As ocean freight rates from Asia to Europe begin to show tentative signs of declining, there has also been a “softening of buying rates post-Chinese New Year on China-Europe rail services, according to UK forwarder Davies Turner.
As a result, the company has reduced less-than-container load (LCL) rates for its Express China rail freight service, the only direct weekly fixed-day intermodal service between China and UK.
Head of ocean Tony Cole said: “Our weekly LCL volumes on the overland rail freight service have increased from just two high-cube 40ft consol containers a week when we started the service in 2018, to six or seven now.
“The new rate of $300 per 500kg/1 cu metre will become applicable from mid-March and delivers a reduction of $70 on the current rate,” he explained, adding that as a result of new rail services being launched in China, Davies Turner was also recommencing its FCL service on the trade.
“The impact of the Covid-19 pandemic on air freight capacity and the well-documented, problems in the deepsea freight market have seen more and more shippers, traders and co-loading freight forwarders taking advantage of the cost and time savings, as well as the greater reliability, of our intermodal overland option.”
While The reporter understands that delays of 14-21 days are currently being seen on some China-Europe rail services, largely due to clearing up a post-Chinese New Year cargo backlog and changes to some rail schedules, Mr Cole said there had been no delays on its Wuhan-Duisburg link, with trains often achieving a transit time of 18 days to the German trimodal hub.
After arrival in Duisburg, Davies Turner-controlled boxes are trucked under bond to Rotterdam and shipped unaccompanied on CLdN’s daily ro-ro service to its Purfleet terminal near London, and then on to one of its five UK distribution centres.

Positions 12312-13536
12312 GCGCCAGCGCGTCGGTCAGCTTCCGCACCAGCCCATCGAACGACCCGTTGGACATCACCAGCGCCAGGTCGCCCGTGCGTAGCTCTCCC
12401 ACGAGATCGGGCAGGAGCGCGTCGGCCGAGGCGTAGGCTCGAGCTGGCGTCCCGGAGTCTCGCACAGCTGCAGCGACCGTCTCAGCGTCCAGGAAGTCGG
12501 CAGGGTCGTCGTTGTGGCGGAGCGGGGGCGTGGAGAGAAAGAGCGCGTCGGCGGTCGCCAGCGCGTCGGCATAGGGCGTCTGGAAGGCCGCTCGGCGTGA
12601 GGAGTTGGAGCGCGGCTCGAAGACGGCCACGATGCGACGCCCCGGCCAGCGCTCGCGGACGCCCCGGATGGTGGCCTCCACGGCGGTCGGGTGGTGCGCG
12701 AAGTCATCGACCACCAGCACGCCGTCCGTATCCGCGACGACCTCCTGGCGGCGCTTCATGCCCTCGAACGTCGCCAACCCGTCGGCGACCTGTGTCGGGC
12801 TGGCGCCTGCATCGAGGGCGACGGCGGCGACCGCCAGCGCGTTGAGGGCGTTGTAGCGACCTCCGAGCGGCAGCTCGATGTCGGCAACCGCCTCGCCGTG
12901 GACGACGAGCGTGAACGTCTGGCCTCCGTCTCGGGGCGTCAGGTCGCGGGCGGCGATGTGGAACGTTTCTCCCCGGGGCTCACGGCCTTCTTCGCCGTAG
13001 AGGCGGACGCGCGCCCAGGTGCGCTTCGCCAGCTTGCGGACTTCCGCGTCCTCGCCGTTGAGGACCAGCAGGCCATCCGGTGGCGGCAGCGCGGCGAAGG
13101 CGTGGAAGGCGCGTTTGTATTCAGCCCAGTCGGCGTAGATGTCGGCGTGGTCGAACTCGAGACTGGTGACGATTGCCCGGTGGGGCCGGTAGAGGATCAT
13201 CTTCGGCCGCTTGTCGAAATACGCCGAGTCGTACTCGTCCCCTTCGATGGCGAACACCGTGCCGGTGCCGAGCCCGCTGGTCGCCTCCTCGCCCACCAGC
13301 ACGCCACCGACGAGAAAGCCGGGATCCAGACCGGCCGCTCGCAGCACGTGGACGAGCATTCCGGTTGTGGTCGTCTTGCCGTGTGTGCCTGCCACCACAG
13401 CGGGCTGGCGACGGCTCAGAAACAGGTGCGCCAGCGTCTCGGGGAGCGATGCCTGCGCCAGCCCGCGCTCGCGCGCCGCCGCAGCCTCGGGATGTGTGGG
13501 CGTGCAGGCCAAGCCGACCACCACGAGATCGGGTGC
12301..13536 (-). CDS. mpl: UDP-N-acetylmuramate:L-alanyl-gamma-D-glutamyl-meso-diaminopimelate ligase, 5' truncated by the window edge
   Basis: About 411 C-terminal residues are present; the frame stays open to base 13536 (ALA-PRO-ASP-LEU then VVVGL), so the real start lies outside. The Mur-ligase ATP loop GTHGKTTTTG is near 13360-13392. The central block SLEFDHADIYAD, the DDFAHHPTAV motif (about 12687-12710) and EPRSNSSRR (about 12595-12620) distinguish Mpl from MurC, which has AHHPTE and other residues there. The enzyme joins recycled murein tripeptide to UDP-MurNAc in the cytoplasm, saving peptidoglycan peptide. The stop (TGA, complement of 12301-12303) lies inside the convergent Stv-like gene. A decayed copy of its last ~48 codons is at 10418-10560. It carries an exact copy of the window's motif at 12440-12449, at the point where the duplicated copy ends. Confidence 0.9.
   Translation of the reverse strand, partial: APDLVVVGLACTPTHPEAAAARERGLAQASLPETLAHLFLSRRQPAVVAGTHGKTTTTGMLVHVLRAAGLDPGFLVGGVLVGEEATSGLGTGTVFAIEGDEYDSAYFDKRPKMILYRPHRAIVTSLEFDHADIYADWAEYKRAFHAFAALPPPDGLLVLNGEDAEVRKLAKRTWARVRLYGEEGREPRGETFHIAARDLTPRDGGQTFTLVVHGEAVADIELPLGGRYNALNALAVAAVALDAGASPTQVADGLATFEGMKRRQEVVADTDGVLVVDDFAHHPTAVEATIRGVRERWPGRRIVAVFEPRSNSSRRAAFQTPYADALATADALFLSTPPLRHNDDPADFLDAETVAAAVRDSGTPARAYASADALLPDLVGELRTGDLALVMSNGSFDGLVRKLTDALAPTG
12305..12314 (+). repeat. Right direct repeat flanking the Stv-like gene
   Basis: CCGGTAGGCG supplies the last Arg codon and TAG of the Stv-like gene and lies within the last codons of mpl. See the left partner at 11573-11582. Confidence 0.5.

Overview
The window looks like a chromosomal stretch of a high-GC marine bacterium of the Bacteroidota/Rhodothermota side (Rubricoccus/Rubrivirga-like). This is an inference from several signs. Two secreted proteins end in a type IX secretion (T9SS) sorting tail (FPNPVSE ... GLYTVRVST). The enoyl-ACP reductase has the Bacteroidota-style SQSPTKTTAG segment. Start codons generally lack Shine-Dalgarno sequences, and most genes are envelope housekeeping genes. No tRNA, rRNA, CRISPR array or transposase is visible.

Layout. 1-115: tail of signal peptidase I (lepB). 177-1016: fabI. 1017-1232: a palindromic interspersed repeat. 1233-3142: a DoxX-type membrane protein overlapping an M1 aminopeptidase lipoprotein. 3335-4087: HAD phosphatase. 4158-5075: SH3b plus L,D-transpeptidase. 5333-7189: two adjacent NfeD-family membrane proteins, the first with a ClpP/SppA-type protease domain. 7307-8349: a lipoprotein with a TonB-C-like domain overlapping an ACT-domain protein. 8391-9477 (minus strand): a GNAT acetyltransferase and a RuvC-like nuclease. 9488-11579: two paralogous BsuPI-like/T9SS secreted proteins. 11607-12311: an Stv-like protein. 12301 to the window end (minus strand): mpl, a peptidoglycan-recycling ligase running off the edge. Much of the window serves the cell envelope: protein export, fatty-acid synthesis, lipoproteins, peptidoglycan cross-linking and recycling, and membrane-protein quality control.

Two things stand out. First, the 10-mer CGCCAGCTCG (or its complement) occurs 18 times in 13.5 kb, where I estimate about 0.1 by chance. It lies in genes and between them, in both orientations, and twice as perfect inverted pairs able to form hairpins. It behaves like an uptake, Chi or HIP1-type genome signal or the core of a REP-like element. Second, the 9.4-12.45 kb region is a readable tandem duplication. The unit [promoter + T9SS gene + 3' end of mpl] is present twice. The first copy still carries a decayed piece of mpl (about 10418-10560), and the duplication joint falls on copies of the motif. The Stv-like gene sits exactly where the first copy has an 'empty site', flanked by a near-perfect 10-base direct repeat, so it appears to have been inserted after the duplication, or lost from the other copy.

“With a transit time of around 24 days from China to the UK, our direct weekly Express China Rail service for consol and FCL traffic continues to offer a reliable and much faster service versus the all-ocean alternative from ports on China’s north-eastern and eastern coasts,” he said.
In a separate development, last week saw Maersk complete its first Japan-UK container rail service, part of its efforts to expand its AE19 Asia-Europe rail service from the Russian Far East to St Petersburg, with boxes transferring to vessels at the Baltic port.
“Since its start two years ago, this is the first time our AE19 service is making the full-size container train shipped with goods solely from Japan,” said Zsolt Katona, head of Maersk Eastern Europe.
“Transit from Asia to Europe via Russia is becoming a more attractive alternative to shipping goods via the Suez Canal, even for such seaborne routes as Japan to the UK. We are confident the progress we made jointly on AE19 expansion last year, together with Russian Railways and our partner Modul, will continue the growth trajectory of trans-Siberian transit in 2021,” he added.